Education was ascertained according to years of education reported in the database divided into 5 groups: until 8 (primary school), 9–11 (partial high school), 12 (complete high school), 13–15 (higher education/first degree) and 16 and above (above first degree level). Persons with missing education data were excluded.
We used indirect age standardization to calculate sex specific standardized mortality ratios (SMRs). Number of persons alive each year were calculated by sex, educational group and age, grouped into 25–44, 45–54, 55–64, 65–74, and 75–84, and their cumulative total over the study period was the total age-specific person-years for each educational group. Age specific mortality rates were then calculated for each cause and for total mortality for those with 16 years education and above. These rates were used to calculate total expected deaths for each cause and for total mortality for the lower educational categories based on their total person-years by age. The SMRs were then calculated as the observed deaths divided by the expected deaths, for each sex and cause, to give the age-adjusted ratio of mortality rates in the lower educational groups compared to the highest one.
Cox regression models were used to estimate relative risks of total and cause specific mortality, adjusting for baseline age (as a continuous variable) and population group in model 1 and with the addition of education in model 2, using a separate models for each cause and sex. The time response was calculated as time in years from the beginning of the study (2000) until death, or the end of the study (2017).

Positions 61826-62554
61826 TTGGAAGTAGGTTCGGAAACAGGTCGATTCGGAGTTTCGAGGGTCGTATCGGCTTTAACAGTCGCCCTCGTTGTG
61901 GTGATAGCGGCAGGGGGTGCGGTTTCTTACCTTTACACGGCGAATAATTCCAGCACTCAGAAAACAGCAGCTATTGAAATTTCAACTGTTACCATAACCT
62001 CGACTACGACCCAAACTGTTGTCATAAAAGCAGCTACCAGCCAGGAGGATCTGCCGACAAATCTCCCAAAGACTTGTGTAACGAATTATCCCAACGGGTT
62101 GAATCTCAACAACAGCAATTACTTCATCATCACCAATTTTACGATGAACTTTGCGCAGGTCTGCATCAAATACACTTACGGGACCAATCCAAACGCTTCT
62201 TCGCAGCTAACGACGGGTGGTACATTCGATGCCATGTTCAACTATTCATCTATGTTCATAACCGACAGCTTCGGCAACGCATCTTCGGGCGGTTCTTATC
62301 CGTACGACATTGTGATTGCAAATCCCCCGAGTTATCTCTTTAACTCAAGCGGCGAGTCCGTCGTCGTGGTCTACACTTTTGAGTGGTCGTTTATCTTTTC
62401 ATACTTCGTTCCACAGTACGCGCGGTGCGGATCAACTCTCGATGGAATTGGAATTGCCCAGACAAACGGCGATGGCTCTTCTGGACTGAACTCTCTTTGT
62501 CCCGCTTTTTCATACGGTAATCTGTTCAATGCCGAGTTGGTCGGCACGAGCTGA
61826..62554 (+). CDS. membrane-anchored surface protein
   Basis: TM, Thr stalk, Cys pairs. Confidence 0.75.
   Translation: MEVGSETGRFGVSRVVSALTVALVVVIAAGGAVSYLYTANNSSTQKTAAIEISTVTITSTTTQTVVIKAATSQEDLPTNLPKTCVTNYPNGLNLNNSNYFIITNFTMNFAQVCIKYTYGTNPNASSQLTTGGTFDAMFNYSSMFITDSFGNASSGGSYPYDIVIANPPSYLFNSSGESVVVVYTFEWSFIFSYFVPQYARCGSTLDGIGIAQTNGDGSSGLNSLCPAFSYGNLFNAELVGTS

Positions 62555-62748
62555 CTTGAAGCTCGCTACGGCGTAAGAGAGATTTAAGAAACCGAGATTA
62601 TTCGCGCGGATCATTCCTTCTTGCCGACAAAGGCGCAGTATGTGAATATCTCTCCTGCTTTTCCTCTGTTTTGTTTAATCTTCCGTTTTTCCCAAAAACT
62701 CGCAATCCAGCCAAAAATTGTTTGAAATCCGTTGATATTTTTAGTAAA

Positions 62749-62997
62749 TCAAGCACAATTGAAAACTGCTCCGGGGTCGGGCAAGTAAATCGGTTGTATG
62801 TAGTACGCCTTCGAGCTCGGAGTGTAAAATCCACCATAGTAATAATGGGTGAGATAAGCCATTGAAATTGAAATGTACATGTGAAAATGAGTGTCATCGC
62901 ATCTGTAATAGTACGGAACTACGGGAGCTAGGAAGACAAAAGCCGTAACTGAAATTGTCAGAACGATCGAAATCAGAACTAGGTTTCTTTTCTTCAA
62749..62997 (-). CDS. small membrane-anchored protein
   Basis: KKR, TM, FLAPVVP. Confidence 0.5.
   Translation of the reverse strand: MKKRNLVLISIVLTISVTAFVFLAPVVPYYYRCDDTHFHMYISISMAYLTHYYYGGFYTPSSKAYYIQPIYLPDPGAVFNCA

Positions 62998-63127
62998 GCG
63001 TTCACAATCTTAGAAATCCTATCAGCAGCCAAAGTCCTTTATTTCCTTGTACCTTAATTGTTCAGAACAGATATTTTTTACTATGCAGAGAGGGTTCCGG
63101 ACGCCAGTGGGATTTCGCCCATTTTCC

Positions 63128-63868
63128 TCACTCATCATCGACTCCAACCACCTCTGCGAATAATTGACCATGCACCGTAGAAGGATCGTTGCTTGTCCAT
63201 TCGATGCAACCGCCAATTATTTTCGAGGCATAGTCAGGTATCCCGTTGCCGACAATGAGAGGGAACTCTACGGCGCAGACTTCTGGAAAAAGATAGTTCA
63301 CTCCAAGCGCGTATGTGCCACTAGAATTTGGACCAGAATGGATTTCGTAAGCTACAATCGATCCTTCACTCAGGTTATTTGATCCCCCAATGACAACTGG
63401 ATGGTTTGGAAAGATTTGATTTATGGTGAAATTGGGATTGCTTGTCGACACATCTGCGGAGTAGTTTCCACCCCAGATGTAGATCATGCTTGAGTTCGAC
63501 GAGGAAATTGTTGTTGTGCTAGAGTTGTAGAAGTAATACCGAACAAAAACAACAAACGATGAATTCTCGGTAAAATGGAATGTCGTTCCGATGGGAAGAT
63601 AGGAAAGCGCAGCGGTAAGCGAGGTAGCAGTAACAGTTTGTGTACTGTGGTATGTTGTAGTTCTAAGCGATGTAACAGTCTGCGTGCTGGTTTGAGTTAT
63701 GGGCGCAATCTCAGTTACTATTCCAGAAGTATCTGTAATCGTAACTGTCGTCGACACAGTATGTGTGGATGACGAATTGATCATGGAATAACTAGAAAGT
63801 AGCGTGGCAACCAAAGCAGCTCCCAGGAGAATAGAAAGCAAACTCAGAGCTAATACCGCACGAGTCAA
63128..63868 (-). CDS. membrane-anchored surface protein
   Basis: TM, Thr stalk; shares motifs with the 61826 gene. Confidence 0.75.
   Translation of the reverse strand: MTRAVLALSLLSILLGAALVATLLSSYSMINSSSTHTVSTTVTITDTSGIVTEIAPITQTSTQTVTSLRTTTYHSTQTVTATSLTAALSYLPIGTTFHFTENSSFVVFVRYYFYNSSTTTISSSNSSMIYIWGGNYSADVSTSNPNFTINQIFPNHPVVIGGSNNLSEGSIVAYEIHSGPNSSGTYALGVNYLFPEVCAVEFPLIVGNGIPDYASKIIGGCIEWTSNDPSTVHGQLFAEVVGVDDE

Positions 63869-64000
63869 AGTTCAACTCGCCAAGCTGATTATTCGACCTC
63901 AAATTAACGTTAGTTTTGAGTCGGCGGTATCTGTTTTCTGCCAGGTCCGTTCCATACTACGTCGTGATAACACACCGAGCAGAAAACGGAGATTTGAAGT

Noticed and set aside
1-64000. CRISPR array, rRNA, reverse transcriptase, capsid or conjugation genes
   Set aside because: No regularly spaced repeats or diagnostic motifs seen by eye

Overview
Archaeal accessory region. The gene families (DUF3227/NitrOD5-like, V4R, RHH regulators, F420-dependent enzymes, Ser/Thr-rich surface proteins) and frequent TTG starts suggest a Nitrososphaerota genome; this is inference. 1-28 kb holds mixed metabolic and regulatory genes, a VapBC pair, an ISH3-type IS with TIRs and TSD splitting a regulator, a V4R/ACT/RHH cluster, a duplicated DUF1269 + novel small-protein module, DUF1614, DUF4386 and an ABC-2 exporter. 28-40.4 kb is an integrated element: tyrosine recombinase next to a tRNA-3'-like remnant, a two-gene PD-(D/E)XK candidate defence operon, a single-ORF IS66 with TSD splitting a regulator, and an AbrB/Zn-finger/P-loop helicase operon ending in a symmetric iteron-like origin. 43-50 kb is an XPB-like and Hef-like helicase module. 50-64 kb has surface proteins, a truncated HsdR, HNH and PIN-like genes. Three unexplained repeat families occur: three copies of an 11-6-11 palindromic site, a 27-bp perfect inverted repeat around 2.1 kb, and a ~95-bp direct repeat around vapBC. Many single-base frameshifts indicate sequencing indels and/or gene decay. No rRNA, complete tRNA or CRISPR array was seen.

In addition, we ran the age and education adjusted Cox regression model for Jews and Others and Arabs separately, to compare their relative educational risks. Education was grouped for this analysis in 3 groups (under 8, 9–12, 13 and above years) to facilitate comparison with earlier studies and since the Arab cohort was relatively small and had a small proportion in the 16 + category.
We did not have individual level data on risk factors or health behaviors. Therefore, to help explain our findings we wanted to assess the frequencies of risk factors, healthy behaviors and access to preventive measures and medical care by educational status. The CBS Social Surveys of 2010 and 2017 included a section on health and lifestyle. These surveys of about 7500 people each, aged 20 and above, are built on well-designed stratified samples interviewed face-to-face and give weighted estimates representing population characteristics. Data on a variety of health measures by educational status is readily available for download. Data we extracted from the 2017 survey (which had a larger number of measures available) and the 2010 survey  are presented in Additional file 1.
There were 3,018,983 residents of Israel aged 25–64 in 2000 who did not emigrate by 2017, of whom 8% had missing education data, leaving the study group of 2,776,421, 1,387,209 males and 1,389,212 females. Total person-years of follow-up was 48,640,966.